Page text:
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National Association of Realtors settle antitrust lawsuit for $418 million, a win for Colorado sellers

The way Coloradans buy and sell homes is about to get a major overhaul that will shave thousands of dollars off the cost of putting a house on the market.

The National Association of Realtors reached a $418 million settlement in an antitrust lawsuit that will effectively eliminate the standard six percent commission paid to real estate agents when selling a home.

The nationwide settlement follows a $1.8 billion verdict in Kansas City, Mo., that found the industry’s rules were keeping commission rates artificially high. The organization was facing multiple similar lawsuits.

The realtor’s fee, split two ways between the agents representing the buyer and the seller in a real estate transaction, is paid by the seller. The association has agreed to eliminate the rule that requires the seller to offer to pay for both agents. That means brokers will now have to compete on the rates they charge buyers. It will also make it easier for homebuyers to forgo using an agent at all.

The change represents a seismic shift in the way the real estate market has operated across the U.S. for decades, including in Colorado. Experts anticipate the number of real estate agents will shrink dramatically as billions of dollars in fees evaporate.

Homebuyers are going to become much more discerning when it comes to hiring a real estate agent, according to Bret Weinstein, CEO of Guide Real Estate, a Denver-based brokerage.

Weinstein thinks the shakeout will be a healthy reset for the real estate industry.

“At this point, it really does become inherently the responsibility of the buyer's agent or the listing agent to actually explain their value, because there's no free rides,” Weinstein said. “There's no more guarantees. There's no hidden fees. You have to show it. You have to prove it. You have to be able to do it. Otherwise, you're going to be out of this industry.”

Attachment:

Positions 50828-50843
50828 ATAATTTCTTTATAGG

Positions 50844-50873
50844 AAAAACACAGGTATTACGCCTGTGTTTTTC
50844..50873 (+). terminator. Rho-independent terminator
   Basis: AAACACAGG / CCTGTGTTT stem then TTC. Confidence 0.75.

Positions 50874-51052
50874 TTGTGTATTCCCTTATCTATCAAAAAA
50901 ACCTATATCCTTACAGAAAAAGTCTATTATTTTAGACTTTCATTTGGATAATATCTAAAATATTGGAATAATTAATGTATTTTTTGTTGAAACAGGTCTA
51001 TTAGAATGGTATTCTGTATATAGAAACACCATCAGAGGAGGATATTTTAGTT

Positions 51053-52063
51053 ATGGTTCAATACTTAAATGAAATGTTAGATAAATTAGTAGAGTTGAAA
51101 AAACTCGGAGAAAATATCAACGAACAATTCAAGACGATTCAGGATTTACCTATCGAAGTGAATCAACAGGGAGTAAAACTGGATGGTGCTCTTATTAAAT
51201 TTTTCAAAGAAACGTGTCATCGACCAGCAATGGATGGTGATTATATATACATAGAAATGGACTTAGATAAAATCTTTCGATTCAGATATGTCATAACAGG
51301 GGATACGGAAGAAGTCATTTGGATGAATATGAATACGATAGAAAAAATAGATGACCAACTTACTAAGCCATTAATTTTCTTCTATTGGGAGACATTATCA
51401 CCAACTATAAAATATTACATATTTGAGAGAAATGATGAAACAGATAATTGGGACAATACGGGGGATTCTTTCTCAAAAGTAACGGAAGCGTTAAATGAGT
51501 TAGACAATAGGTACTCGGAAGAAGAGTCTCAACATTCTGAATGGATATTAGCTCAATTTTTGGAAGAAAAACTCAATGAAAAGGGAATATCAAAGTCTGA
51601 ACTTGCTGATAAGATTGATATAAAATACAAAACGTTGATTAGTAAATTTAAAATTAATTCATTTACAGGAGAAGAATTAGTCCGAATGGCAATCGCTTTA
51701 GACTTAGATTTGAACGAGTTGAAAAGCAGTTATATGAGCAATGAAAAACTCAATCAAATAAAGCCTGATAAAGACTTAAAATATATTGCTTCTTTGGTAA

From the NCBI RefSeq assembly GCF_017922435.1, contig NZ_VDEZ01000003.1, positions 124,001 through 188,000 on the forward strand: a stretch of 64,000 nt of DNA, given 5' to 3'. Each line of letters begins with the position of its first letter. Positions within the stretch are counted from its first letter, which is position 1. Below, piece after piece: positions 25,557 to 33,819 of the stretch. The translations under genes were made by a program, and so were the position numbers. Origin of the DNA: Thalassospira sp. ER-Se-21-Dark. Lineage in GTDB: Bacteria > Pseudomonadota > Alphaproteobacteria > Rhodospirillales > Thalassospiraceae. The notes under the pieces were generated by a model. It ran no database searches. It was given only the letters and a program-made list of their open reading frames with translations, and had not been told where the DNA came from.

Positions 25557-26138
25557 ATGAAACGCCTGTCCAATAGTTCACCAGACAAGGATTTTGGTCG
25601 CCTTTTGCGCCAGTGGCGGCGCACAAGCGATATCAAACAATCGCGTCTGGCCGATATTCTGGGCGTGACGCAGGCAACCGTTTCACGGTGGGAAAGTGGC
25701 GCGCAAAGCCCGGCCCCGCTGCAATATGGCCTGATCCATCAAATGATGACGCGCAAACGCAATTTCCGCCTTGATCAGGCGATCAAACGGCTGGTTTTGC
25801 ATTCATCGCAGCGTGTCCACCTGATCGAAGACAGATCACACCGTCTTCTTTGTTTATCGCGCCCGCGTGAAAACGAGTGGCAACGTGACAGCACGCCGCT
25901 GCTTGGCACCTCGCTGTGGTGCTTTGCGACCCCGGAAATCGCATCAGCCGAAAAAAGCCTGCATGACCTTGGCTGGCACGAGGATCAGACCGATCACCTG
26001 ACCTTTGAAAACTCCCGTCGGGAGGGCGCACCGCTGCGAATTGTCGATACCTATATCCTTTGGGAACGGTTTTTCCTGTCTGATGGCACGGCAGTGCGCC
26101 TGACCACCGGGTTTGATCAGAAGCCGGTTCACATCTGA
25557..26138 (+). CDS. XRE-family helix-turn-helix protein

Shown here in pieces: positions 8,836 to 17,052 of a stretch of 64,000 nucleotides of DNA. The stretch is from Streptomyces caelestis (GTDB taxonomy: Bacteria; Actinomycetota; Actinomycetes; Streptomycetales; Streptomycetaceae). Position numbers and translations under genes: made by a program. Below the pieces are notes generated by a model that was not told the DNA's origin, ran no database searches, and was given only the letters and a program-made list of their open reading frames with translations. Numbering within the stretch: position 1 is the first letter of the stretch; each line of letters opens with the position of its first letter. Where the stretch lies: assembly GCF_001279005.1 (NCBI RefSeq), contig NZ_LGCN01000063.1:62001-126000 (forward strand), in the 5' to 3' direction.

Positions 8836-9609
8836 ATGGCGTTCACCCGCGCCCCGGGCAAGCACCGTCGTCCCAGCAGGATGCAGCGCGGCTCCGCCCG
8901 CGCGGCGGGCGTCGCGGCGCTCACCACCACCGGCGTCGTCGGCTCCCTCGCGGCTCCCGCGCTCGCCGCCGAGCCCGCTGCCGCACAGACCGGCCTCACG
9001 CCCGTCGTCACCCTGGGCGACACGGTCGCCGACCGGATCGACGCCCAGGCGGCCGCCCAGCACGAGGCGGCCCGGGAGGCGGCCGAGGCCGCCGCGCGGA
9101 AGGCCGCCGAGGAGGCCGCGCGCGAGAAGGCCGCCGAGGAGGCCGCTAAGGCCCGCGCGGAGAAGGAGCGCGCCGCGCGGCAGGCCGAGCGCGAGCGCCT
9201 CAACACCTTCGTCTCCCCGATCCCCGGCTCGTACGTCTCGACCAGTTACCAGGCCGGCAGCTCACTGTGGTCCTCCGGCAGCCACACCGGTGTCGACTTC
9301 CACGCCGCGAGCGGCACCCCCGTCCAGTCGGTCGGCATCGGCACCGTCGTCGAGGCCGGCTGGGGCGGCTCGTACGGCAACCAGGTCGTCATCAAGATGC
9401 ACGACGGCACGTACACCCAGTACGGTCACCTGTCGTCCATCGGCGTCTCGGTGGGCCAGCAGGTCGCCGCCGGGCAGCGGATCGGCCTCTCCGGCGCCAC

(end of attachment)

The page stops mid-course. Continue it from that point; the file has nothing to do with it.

Theoretically, the change could eventually trickle down to the cost of a home once lower fees are baked into the sales process.

The change wouldn’t likely be dramatic, according to Weinstein. That’s because people tend to look at what similar homes are selling for when it comes to determining how much a house is worth, he said.

“The market value doesn’t magically go down because you’re not paying a commission,” Weinstein said.

Still, the dollars saved will be substantial. For example, the median cost of a home in Denver is about $576,000, according to the Denver Metro Association of Realtors. Under the current model, that equals $34,560 in fees for the realtors that come out of the seller’s pocket.

The settlement still has to be approved by a federal court. The change will go into effect in mid-July.

The realtor association continues to deny wrongdoing. It maintains that its system was put in place to ensure buyers have adequate representation in the sales process.

Once the new rules take effect, buyers could be on the hook for paying a broker if they want advice. As part of the settlement, brokers will have to enter into written agreements with the buyers they are representing.

“This settlement underscores the importance of preserving consumer choice in real estate transactions,” the Denver Metro Association of Realtors said in a statement. “Compensation for brokers has always been and will continue to be negotiable. While the compensation would no longer be listed publicly … the Denver Metro Association of Realtors believes that it should always be negotiated between agents and the consumers they serve.”



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